Gaddison, Frances Amelia [Frann] (1925–1996)

By: Joe H. McFatter

Type: Biography

Published: October 16, 2018

Frances Amelia “Frann” Gaddison, jazz pianist and alto sax player, was born in Dallas on June 14, 1925. She was the daughter of John H. Gaddison and Irene A. (Jackson) Gaddison. Her father worked as a cement finisher, and her mother was a domestic worker. She displayed an early musical talent and affinity for jazz. In the 1940 census, the family lived in the Oak Cliff area of Dallas, and her mother Irene was listed as a music teacher. Gaddison graduated from Lincoln High School, which has since become renowned for graduating a number of Dallas jazz greats, including Fathead Newman, Leroy Cooper, and Shirley McFatter. According to Gaddison’s obituary in the Dallas Morning News, she was encouraged to and possibly studied music at the New England Conservatory in Boston but quit to pursue a performance career.

Like so many female jazz musicians of her early career, Frann Gaddison’s contributions to the genre were overlooked, but in retrospect her presence in the jazz world is truly notable. During the 1940s Gaddison, then in her twenties, held down alto saxophone chairs in the legendary Eddie Durham’s All-Star Girl Orchestra, then went on to do the same, first with the International Sweethearts of Rhythm and then with the Darlings of Rhythm—both all-female jazz big bands. During this era, female jazz musicians—including Gaddison, an African American—faced major challenges: racism/segregation, misogynistic attitudes of male musicians, and the disparaging attitudes of many jazz musicians who believed women just did not have the strength, stamina, and feel to play jazz, especially hard swing charts of that era. Gaddison persevered by having an indomitable spirit and innate love for her jazz. Male musicians related to her as a “buddy,” a colleague.

Further credence of Gaddison’s accomplishments is that she went on to hold down the piano with Lionel Hampton’s band, appearing at the Strand Theater in New York in 1949 and other venues. She was the only female musician in that band, which included legends such as Wes Montgomery. Gaddison played at Carnegie Hall as well. She also reportedly played for Jackie Wilson and accompanied singer Billie Holiday on occasion. She later became the pianist and arranger for Sugar Ray Robinson when the retired boxer embarked on a musical career.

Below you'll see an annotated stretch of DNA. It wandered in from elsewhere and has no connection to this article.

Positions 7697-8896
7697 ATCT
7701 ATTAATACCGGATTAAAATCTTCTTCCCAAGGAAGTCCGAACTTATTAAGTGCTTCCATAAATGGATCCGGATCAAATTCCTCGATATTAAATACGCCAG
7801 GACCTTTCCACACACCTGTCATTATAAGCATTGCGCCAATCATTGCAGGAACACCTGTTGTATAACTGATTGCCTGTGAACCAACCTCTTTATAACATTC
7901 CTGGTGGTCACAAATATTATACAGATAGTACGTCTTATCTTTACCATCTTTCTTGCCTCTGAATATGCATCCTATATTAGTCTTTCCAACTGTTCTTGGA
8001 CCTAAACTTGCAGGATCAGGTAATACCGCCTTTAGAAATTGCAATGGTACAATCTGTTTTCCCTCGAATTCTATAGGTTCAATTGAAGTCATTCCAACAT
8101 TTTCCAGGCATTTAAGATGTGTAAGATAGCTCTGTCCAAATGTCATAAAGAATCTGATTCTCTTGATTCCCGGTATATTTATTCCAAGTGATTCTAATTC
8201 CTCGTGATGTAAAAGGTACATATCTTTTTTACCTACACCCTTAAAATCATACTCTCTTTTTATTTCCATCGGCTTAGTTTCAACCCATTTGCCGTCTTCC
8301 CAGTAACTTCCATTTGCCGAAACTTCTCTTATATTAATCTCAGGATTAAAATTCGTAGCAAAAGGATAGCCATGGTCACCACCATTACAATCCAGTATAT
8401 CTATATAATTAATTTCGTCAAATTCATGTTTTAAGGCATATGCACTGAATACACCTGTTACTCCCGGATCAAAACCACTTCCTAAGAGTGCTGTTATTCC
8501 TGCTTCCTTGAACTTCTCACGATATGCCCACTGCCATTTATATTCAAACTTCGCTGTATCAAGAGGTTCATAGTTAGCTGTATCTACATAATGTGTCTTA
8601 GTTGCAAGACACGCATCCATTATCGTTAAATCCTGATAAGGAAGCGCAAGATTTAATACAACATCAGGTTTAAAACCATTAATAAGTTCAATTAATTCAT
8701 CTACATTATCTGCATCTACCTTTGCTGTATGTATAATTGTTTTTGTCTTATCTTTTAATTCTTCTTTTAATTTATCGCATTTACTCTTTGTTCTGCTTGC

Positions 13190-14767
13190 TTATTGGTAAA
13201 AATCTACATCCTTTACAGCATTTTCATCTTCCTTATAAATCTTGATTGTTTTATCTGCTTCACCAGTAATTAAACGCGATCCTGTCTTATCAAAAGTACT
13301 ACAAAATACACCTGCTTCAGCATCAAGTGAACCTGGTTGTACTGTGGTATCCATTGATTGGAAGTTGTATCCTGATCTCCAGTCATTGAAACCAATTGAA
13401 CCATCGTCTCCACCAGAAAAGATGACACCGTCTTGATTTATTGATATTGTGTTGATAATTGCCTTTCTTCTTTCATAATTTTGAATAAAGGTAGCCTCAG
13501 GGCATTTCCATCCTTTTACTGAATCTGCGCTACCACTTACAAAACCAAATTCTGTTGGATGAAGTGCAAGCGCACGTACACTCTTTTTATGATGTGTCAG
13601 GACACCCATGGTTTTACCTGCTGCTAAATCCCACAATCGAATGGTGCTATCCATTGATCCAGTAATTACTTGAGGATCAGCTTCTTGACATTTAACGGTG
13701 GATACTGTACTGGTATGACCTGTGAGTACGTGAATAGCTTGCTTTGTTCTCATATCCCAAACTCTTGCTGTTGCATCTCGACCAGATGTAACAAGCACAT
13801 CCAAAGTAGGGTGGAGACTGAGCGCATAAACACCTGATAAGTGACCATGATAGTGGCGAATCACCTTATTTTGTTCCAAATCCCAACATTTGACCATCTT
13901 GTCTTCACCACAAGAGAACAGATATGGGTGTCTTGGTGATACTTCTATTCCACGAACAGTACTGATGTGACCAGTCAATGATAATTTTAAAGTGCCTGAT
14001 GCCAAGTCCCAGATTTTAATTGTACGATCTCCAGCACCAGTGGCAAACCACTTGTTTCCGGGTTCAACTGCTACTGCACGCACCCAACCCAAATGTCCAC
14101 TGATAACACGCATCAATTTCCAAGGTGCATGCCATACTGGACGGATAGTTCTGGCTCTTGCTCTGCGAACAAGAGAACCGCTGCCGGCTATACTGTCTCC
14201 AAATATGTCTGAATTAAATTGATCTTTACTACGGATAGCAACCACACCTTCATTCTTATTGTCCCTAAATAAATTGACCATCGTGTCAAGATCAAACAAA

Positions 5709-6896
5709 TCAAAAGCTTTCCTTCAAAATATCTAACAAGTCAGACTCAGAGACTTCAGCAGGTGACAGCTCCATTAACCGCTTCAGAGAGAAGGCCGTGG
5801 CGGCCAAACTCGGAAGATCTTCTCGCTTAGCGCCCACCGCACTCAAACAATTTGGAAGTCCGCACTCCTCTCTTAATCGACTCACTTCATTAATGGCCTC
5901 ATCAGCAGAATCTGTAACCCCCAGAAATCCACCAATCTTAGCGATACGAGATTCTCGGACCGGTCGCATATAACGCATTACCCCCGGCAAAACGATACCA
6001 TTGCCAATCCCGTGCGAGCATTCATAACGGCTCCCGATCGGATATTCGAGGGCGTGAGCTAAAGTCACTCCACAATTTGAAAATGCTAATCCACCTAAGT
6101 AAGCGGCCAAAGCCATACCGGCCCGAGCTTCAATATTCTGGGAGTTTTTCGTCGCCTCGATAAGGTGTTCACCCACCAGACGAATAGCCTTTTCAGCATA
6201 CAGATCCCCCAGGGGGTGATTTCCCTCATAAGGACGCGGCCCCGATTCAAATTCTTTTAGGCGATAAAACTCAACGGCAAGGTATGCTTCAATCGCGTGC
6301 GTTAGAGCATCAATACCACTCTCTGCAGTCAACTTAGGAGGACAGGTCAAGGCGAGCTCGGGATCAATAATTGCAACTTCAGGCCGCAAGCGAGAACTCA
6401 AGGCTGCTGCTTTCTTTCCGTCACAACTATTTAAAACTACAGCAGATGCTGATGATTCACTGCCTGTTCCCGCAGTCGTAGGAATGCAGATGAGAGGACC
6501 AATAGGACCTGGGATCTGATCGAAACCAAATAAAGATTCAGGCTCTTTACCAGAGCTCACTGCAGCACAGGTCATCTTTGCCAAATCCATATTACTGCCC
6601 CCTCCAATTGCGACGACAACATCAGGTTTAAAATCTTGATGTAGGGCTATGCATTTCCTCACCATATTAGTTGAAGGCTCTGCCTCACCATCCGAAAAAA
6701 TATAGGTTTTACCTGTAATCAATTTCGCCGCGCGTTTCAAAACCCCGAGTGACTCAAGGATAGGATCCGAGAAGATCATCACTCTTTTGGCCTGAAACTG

Like many professional musicians, especially jazz artists, Gaddison spent some time on the West Coast, although the balance of her career was in New York City, and played diverse venues. During some point in her career, she also performed under the name Frann Faine. She returned to Dallas in her later years (returning by the late 1970s), as had so many famous Dallas jazz artists, such as Red Garland. She continued to play in small venues and to collaborate with other local artists, including vocalist Shirley Tennyson McFatter, and performed on jazz education programs for youth and other concerts. Frann Gaddison’s failing health overtook her on August 26, 1996. She died of pneumonia and complications from asthma and congestive heart failure at Baylor Center for Restorative Care in Dallas. She was survived by daughter Amelia Ferrell.

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Dallas Morning News, September 1, 1996. Christina Gier, “Swing Shift: ‘All Girl’ Bands of the 1940s,” Duke Magazine, January 31, 2001 (, accessed October 10, 2018. “Lionel Hampton at the Strand Theatre 1949,” Crownpropellor’s Blog: Jump, Jazz, Jive, Vintage R ’n’ B (, accessed October 10, 2018. Phillip Pyle, “Lincoln High School The Jazz Greats’ Alma Mater,” D Magazine, February 1988. Sherrie Tucker, Swing Shift: “All-Girl” Bands of the 1940s (Durham: Duke University Press, 2000).


  • Music
  • Genres (Jazz)
  • Peoples
  • African Americans
  • Women

Time Periods:

  • Texas Post World War II


  • Dallas/Fort Worth Region
  • Dallas
  • North Texas

The following, adapted from the Chicago Manual of Style, 15th edition, is the preferred citation for this entry.

Joe H. McFatter, “Gaddison, Frances Amelia [Frann],” Handbook of Texas Online, accessed November 26, 2021,

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October 16, 2018

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